Creamy mushrooms

Creamy Mushrooms

Serves 4

  • 1 small rustic loaf of bread, to serve

  • 350 g chanterelles

  • 1 small bunch fresh curly parsley

  • 30 g butter

  • olive oil

  • ½ red onion, peeled and finely sliced

  • sea salt

  • freshly ground black pepper

  • 150 ml single cream

  • 1 lemon

Preheat your oven to its lowest setting and pop the loaf of bread in to warm through. Spend a few minutes gently brushing along the underside of the mushrooms to get rid of any bugs and dirt that might be hiding there. This is well worth the effort. Finely chop your parsley, stalks and all, reserving a few of the leaves.



Put the butter into a large hot pan and as soon as it starts to melt add a drizzle of olive oil, the mushrooms, sliced onion and a good pinch of salt and pepper. Stir everything around and cook for about 8 minutes, or until the onions have softened and the mushrooms are starting to caramelise and take on colour.



Add the chopped parsley, then pour in the cream. Continue to stir and cook for another minute, until the cream has come to the boil, then turn down the heat and simmer for a minute before removing from the heat. Add a good squeeze of lemon juice, have a taste, and add more salt, pepper or lemon juice if it needs it. Take your bread out of the oven and tear it into big chunks. Divide the mushrooms between your plates and scatter over the reserved parsley leaves. Serve with your chunks of bread on the side to mop up all the creamy mushroomy juices, and tuck in!

Nutritional Information

Creamy mushrooms

Serve with crusty bread for dunking

0 foodies cooked this
This delicious kinda-mushroom sauce is incredible with bread as a starter or tossed through pasta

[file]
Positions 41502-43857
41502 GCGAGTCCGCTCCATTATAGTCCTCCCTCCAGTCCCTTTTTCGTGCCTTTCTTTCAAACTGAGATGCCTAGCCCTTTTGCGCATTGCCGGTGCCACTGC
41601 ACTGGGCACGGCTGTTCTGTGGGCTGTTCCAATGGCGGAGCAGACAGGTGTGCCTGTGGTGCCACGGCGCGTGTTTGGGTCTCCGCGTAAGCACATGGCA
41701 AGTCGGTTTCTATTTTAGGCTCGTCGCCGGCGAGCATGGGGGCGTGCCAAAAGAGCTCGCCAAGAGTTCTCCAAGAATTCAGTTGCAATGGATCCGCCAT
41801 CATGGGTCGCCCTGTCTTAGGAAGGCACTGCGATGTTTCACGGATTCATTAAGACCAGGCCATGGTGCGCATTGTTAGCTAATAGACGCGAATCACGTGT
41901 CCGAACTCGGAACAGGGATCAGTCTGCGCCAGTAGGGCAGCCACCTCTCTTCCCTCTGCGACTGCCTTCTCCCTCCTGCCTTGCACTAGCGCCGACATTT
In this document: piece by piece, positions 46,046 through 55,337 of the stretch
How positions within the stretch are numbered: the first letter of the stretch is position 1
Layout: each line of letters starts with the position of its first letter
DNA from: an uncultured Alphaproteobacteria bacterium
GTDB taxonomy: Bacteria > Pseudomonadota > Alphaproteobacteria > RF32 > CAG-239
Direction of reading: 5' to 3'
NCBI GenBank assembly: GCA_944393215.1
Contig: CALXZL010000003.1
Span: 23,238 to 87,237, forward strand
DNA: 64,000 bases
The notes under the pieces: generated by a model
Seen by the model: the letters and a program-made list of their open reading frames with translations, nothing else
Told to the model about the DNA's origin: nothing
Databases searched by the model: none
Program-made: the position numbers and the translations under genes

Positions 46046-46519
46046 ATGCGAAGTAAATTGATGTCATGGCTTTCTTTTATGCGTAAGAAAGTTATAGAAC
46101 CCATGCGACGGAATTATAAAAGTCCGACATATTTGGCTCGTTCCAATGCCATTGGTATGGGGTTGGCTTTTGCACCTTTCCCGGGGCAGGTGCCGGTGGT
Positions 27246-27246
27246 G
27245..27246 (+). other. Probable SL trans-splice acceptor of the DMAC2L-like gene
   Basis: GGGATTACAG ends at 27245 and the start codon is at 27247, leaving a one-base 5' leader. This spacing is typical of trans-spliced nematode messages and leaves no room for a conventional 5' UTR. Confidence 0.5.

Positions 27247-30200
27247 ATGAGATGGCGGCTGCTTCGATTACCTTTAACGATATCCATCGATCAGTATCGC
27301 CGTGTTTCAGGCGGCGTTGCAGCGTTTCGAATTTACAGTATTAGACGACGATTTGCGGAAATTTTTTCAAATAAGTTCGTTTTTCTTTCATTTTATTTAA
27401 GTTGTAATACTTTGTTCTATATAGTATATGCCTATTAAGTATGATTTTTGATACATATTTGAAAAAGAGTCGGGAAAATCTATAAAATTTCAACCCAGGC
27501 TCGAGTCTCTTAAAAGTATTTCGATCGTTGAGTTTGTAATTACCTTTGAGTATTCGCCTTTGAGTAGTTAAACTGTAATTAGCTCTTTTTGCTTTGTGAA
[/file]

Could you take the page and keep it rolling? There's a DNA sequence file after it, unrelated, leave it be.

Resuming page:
Serves 4
20m
Super easy
Print this recipe
Method

This is a small snack or a lovely little starter. Feel free to use this recipe with any good eating mushrooms you can get your hands on. I've noticed that it seems to be compulsory around the world to cook wild mushrooms simply, in a pan with butter, oil, garlic, some sort of herb, salt and pepper. I can't argue with that method – it does give delicious results – but the nice thing about this recipe is that with all the juices that naturally cook out of the mushrooms and mix with the butter, you only need to add a touch of cream to get a sauce that gives the illusion of being really creamy when it's actually not. I think this is best served bubbling in the pan with some chunks of bread, but it could also become a layer in a lasagne, be spooned over steak or pork, get tossed with pasta or be paired with beef strips and rice for a sort of stroganoff. What a treat.

Preheat your oven to its lowest setting and pop the loaf of bread in to warm through. Spend a few minutes gently brushing along the underside of the mushrooms to get rid of any bugs and dirt that might be hiding there. This is well worth the effort. Finely chop your parsley, stalks and all, reserving a few of the leaves.

Put the butter into a large hot pan and as soon as it starts to melt add a drizzle of olive oil, the mushrooms, sliced onion and a good pinch of salt and pepper. Stir everything around and cook for about 8 minutes, or until the onions have softened and the mushrooms are starting to caramelise and take on colour.

Add the chopped parsley, then pour in the cream. Continue to stir and cook for another minute, until the cream has come to the boil, then turn down the heat and simmer for a minute before removing from the heat. Add a good squeeze of lemon juice, have a taste, and add more salt, pepper or lemon juice if it needs it. Take your bread out of the oven and tear it into big chunks. Divide the mushrooms between your plates and scatter over the reserved parsley leaves. Serve with your chunks of bread on the side to mop up all the creamy mushroomy juices, and tuck in!